Bring In the Berries
Cut branches of berrying plants to brighten an indoor arrangement. Yaupon and possumhaw hollies are great native choices. Keep in mind that yaupon holly berries are poisonous and should be avoided if small children are around. Other berry good choices for brightening a winter day in the lower south include standard nandina, pyracantha, and several other species of landscape hollies.
Grow More Salads
Here in the south we can grow many salad vegetables all winter. Plant lettuce in small sections every two weeks to keep you in fresh salads all winter. Other winter greens include spinach, arugula, kale, cabbage, Chinese cabbage, broccoli, green onions, and chard. Give these cool-weather veggies a cover on a bitter cold night, and they'll keep going all winter.
Extend the Life of Holiday Plants
To keep your poinsettias and holiday cactus beautiful, maintain the soil moisture and provide them with bright light. Remove the plastic or foil pot wrap, drench the soil, allow it to drain well, and then replace the pot wrapping. Keep them out of warm drafts and they should provide more than a month or two of beauty.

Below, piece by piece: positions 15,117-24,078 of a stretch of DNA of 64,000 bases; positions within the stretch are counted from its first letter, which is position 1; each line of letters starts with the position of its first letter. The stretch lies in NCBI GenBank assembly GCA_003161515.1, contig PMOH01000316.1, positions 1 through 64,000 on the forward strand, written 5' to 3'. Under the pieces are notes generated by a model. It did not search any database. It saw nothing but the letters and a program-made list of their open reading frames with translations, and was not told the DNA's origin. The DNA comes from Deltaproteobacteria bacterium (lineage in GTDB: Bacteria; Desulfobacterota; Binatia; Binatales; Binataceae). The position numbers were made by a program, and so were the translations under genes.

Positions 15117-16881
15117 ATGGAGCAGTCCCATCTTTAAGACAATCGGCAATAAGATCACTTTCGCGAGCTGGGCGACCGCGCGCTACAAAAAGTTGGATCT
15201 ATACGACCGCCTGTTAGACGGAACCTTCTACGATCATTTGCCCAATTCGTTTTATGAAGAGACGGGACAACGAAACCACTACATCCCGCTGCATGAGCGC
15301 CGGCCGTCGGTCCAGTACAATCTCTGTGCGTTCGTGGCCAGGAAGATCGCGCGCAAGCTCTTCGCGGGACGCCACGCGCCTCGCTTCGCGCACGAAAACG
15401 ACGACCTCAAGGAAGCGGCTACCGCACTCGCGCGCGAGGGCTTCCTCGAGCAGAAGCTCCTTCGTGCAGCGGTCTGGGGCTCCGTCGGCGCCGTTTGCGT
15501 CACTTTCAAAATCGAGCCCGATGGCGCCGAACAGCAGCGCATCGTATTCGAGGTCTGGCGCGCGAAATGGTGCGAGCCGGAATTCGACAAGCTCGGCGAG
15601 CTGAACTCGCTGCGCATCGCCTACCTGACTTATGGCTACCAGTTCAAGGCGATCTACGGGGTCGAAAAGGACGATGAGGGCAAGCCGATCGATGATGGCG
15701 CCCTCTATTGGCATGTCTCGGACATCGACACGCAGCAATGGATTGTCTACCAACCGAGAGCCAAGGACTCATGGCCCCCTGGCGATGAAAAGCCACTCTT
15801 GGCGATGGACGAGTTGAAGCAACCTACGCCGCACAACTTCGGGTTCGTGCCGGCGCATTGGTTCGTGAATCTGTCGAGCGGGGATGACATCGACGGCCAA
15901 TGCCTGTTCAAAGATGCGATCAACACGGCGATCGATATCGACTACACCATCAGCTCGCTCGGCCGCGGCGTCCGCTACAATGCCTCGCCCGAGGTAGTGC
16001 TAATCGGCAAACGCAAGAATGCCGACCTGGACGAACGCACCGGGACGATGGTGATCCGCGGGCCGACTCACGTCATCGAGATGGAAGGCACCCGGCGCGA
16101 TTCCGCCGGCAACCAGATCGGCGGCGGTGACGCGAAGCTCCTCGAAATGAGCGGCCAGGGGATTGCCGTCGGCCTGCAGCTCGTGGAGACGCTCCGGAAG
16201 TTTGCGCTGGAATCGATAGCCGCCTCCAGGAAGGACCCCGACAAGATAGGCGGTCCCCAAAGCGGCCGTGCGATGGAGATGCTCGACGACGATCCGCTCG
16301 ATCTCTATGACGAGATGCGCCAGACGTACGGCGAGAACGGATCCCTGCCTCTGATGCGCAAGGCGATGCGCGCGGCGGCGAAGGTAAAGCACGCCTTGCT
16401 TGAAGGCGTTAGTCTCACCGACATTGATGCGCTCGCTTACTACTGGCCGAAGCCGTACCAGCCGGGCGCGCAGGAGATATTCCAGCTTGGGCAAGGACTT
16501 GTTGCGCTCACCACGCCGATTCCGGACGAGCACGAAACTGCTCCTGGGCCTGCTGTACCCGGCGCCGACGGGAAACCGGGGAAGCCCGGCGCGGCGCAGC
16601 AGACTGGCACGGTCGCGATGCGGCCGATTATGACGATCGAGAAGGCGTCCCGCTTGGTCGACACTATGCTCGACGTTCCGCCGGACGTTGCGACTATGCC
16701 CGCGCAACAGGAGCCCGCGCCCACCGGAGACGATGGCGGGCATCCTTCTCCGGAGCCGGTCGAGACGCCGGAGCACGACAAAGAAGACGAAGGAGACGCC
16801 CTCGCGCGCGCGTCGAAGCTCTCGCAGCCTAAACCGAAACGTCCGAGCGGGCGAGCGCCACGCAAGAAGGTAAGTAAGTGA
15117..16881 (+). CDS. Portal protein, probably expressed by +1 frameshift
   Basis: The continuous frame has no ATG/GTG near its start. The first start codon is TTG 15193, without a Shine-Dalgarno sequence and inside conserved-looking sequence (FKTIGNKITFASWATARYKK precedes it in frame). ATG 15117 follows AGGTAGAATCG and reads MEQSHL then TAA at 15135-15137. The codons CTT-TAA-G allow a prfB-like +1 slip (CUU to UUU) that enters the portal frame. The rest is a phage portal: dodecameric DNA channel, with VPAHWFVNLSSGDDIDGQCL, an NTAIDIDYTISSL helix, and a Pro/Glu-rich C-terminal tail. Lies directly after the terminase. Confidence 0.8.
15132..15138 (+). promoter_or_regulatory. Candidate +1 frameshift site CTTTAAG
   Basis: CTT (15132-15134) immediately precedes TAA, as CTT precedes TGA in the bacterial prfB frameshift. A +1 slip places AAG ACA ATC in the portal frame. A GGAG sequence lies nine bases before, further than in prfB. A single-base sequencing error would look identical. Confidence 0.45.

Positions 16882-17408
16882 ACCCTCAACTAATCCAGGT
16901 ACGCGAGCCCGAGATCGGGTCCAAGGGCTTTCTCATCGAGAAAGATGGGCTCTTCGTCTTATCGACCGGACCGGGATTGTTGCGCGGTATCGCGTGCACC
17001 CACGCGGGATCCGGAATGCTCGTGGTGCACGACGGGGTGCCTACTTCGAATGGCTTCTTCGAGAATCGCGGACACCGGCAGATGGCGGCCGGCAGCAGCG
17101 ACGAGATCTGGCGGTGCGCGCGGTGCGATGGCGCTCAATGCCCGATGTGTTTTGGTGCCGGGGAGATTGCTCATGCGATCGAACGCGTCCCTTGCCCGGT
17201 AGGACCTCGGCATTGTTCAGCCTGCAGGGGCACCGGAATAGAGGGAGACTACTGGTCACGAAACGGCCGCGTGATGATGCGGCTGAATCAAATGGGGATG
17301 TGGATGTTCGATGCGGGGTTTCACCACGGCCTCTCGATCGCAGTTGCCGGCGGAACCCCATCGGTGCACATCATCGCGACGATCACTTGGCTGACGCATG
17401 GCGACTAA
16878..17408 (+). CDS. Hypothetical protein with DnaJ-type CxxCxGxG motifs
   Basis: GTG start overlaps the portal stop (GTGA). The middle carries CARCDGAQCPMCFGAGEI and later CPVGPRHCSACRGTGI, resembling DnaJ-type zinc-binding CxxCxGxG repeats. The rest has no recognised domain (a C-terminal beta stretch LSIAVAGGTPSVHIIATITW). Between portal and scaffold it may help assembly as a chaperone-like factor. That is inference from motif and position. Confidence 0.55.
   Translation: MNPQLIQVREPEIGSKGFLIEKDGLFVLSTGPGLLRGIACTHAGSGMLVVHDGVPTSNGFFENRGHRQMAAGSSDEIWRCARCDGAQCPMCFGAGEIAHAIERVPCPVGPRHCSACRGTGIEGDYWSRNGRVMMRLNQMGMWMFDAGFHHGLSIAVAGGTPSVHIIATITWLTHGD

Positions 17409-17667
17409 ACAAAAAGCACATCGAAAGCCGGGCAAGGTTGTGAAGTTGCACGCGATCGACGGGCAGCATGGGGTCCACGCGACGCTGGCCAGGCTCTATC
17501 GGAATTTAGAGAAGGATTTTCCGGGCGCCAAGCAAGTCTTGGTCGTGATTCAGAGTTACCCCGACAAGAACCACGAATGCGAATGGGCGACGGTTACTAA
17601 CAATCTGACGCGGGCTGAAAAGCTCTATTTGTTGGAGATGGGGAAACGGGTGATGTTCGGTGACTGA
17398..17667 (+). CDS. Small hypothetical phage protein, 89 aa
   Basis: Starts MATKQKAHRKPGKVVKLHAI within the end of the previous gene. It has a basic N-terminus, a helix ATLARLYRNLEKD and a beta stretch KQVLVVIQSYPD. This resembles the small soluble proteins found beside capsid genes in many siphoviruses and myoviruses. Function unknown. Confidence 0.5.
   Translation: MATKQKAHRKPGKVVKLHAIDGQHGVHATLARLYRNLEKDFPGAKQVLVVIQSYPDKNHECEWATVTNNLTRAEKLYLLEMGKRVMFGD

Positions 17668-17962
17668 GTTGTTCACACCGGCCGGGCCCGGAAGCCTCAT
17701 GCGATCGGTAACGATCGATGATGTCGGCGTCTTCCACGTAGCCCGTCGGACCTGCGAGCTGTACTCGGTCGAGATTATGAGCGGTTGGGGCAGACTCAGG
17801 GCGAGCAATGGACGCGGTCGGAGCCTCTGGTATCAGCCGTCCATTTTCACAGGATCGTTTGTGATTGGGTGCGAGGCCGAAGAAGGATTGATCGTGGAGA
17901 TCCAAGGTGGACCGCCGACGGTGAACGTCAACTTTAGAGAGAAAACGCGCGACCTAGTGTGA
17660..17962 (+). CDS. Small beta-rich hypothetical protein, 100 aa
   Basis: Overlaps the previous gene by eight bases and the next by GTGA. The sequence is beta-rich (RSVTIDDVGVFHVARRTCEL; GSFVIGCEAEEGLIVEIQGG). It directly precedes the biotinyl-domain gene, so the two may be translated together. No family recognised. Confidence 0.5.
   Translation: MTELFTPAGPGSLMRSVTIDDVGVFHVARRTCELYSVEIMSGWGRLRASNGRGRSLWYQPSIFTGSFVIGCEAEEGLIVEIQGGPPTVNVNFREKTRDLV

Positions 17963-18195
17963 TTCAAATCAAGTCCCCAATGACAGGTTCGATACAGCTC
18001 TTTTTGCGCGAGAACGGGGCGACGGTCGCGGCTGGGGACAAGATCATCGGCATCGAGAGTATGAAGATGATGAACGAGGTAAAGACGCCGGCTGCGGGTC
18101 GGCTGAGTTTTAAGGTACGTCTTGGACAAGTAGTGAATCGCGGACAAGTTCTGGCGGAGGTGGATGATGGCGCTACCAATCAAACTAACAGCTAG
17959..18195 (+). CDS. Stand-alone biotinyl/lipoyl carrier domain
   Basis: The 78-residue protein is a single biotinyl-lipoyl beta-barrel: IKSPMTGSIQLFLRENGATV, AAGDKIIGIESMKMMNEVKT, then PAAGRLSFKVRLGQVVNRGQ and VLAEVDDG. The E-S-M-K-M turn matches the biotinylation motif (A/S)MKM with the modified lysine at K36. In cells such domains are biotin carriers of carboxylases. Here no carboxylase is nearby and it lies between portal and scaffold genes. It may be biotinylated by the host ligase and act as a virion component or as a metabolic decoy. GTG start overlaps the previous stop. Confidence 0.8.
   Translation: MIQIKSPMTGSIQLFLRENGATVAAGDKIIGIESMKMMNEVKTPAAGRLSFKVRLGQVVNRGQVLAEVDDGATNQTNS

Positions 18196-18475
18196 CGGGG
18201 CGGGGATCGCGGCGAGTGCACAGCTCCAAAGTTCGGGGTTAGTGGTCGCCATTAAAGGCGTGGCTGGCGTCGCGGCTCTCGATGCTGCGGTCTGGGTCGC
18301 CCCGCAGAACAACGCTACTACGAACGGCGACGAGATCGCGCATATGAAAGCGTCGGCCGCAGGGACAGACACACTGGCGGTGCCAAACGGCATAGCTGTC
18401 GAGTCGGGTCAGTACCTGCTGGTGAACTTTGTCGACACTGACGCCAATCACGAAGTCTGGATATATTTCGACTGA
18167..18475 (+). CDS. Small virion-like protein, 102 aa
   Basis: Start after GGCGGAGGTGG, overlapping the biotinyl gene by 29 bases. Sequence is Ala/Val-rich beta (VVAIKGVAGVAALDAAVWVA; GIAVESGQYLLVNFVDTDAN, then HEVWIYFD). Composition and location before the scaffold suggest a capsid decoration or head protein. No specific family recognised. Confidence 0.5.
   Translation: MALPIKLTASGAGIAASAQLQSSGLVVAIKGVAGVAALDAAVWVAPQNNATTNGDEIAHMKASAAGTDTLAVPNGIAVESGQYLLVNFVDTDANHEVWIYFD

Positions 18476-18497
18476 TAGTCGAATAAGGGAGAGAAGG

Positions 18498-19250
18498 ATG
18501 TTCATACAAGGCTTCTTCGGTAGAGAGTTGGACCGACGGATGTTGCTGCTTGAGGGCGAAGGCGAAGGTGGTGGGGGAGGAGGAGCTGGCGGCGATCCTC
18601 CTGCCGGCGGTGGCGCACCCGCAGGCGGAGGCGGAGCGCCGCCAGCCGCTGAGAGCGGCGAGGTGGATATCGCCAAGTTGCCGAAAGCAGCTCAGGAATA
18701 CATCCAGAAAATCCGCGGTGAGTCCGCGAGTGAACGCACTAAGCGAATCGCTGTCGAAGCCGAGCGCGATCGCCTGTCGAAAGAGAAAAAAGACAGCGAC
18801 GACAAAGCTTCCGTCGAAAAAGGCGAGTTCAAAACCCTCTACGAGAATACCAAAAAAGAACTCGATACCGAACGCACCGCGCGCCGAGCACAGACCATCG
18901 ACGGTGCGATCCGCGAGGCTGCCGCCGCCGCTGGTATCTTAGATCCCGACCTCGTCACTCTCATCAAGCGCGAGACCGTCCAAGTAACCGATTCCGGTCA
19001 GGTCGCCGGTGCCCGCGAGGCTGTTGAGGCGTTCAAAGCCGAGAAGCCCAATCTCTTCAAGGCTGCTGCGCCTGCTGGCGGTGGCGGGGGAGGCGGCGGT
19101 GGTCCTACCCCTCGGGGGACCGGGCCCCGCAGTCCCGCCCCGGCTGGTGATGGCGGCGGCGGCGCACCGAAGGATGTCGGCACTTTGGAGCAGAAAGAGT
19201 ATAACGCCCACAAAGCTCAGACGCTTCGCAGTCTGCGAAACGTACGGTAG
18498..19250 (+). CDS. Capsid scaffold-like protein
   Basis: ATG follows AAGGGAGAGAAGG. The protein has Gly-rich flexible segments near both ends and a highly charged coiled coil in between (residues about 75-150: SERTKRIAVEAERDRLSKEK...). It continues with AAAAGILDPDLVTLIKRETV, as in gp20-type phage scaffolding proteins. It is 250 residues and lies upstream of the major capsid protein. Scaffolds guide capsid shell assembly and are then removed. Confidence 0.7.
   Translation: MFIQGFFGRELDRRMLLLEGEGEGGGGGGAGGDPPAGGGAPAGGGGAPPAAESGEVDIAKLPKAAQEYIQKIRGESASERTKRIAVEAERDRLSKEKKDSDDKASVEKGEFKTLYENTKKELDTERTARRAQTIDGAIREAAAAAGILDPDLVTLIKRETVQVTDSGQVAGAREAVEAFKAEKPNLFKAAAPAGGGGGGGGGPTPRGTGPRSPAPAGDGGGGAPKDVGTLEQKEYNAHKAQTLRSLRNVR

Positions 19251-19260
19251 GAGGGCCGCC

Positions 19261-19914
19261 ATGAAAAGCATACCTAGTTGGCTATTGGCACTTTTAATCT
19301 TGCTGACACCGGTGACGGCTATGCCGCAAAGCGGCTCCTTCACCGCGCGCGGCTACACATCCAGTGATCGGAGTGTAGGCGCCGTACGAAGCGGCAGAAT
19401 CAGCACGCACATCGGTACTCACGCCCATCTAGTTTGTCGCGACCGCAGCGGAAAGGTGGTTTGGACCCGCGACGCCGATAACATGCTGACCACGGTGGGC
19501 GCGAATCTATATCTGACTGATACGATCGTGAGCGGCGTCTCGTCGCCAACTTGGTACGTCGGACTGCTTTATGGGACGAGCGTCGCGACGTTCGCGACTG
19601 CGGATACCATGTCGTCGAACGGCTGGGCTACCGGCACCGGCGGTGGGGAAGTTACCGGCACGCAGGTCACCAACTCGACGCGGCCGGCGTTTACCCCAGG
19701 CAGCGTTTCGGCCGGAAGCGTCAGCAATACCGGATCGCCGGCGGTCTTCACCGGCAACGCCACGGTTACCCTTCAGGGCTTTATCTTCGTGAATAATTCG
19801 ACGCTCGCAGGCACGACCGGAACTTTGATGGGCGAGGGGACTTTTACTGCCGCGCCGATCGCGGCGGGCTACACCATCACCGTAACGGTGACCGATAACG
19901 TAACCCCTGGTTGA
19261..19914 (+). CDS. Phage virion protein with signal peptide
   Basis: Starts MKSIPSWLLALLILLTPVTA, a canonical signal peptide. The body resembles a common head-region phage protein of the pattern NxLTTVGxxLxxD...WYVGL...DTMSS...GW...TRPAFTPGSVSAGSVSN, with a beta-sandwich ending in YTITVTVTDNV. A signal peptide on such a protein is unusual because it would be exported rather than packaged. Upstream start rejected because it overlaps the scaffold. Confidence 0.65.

Prepare Landscape Equipment For Winter
Drain gasoline from power tools and run the engine until fuel in the carburetor is used up before storing them for winter. Drain and store garden hoses and watering equipment in a readily accessible location in case they are needed during an extended winter dry spell. Water left in a hose can cause damage to the hose when it freezes.
Clean Up Flower Beds
Now that a few freezes have zapped the remains of our warm-season flowers, it's time to remove the annual plants and cut back the top growth on the perennials. Then apply a layer of mulch to deter winter weeds. Areas to be planted in spring can be prepared now by rototilling in an inch of compost.